(Basically what I have learned in reading these is that I have been over-watering every single one. And that is probably part of how I killed my last rosemary plant. Also I have a feeling I replanted the Janet Craig in exactly the WRONG type of potting soil… CRAP.  Well, at least I have gained many insights into why I have destroyed so many plants.  I assumed they just needed water, soil, and sun… But little did I know, that the levels and types of all of those things matter way more than they ever taught me in elementary school!)

Specific notes

Aloe Vera: DO NOT OVERWATER. Use well-draining soil meant for succulents. Needs pretty high sun exposure.

Rosemary: Needs good air circulation and 6 – 8 hours of full sunlight. (eek! that’s a lot of sun for a plant I currently have indoors!)

Basil: Prune for more leaves and a bushy plant

Janet Craig Dracaena: Low-light plant, but grows best in filtered sunlight. Needs well-draining soil. Stay away from perlite.

General: Make sure to repot when necessary!


janet craig care_fertilizer
source: Plant Care TodayPlant Care Today


Questions for You

Do you have any indoor plants? Or an outdoor garden?  Which are your most resilient plants? Or the most delicate? (I have heard that orchids are remarkably difficult to care for!) Do you grow anything that is edible?  Have any helpful resources to share? I look forward to reading any comments below. :)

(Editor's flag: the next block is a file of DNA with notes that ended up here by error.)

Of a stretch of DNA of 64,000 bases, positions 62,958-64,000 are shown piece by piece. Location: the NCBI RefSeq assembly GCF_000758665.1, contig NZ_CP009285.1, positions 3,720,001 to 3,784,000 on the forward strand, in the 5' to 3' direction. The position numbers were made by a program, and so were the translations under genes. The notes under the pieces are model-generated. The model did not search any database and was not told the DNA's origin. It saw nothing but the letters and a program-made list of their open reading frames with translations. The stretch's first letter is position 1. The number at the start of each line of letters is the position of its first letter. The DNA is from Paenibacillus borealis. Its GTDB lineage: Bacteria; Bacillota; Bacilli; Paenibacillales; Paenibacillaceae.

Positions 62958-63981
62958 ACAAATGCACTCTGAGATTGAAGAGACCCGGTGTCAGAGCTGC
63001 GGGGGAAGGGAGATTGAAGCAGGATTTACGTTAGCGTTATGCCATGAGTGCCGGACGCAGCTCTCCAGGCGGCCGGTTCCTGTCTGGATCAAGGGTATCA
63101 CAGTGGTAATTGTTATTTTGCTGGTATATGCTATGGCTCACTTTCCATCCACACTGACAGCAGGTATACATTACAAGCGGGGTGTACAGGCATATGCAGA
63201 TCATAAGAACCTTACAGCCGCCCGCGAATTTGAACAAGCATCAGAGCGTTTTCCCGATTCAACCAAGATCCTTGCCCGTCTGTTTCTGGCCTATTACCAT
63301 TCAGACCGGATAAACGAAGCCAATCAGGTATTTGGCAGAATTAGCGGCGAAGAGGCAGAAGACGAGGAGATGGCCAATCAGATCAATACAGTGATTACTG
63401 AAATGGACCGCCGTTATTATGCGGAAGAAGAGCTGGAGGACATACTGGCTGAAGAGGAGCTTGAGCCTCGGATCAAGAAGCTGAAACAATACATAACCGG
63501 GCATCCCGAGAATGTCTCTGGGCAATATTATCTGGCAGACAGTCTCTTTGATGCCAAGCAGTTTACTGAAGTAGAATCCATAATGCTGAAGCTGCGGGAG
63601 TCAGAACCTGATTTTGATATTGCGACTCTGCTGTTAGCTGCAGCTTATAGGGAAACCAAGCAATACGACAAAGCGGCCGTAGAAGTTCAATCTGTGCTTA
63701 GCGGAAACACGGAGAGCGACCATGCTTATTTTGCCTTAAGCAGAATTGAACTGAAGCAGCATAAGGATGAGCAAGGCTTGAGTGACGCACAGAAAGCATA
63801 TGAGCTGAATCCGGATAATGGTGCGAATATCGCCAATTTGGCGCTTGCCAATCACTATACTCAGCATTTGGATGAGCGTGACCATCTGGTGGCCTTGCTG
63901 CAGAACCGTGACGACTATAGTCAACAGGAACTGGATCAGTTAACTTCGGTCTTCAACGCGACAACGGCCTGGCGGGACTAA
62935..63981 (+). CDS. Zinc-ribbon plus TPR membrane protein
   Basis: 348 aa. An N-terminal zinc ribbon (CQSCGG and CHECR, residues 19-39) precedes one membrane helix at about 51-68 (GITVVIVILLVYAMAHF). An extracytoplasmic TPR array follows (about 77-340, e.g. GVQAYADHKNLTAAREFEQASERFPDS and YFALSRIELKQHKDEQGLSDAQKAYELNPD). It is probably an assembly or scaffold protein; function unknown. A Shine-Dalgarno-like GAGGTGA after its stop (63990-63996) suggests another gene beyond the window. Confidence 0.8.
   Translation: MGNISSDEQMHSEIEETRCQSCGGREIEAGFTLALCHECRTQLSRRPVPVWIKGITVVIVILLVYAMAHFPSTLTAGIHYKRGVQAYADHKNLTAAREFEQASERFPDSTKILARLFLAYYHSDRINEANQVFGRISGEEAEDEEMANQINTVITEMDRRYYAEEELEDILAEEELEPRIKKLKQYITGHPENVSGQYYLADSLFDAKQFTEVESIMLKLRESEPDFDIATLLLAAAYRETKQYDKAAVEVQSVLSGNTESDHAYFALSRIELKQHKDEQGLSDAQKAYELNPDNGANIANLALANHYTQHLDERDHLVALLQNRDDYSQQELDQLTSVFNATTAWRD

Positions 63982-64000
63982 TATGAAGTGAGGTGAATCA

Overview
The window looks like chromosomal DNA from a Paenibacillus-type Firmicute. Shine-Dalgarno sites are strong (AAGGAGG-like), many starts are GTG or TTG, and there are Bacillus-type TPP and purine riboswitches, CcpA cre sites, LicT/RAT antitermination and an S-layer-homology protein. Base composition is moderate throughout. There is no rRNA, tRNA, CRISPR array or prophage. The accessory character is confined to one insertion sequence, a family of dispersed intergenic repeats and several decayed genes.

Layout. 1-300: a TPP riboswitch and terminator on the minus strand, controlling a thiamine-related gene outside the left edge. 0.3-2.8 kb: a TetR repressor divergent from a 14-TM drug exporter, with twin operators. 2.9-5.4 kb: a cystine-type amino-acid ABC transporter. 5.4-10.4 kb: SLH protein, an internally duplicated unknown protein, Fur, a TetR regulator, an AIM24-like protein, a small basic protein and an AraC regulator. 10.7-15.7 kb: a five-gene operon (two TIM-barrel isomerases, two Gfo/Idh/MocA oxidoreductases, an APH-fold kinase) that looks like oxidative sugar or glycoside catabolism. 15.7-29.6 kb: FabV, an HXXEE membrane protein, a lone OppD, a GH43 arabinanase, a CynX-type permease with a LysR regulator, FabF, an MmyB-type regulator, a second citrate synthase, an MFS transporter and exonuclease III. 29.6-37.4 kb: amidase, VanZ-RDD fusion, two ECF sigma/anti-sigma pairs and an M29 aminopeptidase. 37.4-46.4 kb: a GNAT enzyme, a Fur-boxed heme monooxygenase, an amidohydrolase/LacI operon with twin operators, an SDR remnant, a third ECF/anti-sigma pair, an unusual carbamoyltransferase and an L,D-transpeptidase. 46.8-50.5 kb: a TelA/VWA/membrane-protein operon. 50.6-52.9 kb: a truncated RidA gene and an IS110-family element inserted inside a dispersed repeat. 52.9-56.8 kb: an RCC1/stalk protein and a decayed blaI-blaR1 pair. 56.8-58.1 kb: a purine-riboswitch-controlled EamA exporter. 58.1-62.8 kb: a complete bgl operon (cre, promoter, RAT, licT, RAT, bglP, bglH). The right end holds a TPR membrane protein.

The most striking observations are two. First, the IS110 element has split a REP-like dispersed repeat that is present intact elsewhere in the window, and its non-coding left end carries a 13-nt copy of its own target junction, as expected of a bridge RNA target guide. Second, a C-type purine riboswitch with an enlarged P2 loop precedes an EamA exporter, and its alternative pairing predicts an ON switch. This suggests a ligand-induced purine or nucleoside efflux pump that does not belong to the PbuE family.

Indoor Plants (5 of 30)

My Experience with Yoga (4 of 30)

After the relatively long and heavy post yesterday, I am going to go for a lighter and shorter post today about one of things in my life that I continue to love the more I do it: yoga.

Yoga Watercolor


above: tree pose, warrior one, and warrior two
I hope to continue this series and illustrate numerous yoga poses.

Yoga Goals

(Gotta work on my arm/shoulder strength for this one. Plus general strength and flexibility is a goal too.)

One of the reasons why I love yoga so much is because of the focus on mindfulness and awareness of your body and limits.  I can gently push myself to grow, holding poses longer and trying new ones, but there will never be a (good) yoga video that shames me for not achieving a certain level of flexibility or strength.  There will never be one that yells at me.  In fact, most provide different variations for different poses that you can choose from without judgment.

I think for many years I have pushed my body to do things that it just wasn’t made to do… pull all-nighters, not be over-aroused by loud music and crowds, efficiently digest lactose… And instead of giving me a sense of perseverance or a desire to ‘overcome’, it has led to frustration and shame. I’ve lived in that space for too long and this season of life for me has been about growing beyond that.

(And just a side link, here‘s a TEDx talk I listened to today about The Science of Yogic Breathing. Who knew that breathing could have positive impacts on the contents of your saliva?!)

Have you been to a yoga class?  Learned about yogic breathing techniques? Done yoga in your own home?  What is your experience with yoga? Let me know in the comments below!


My Experience with Yoga (4 of 30)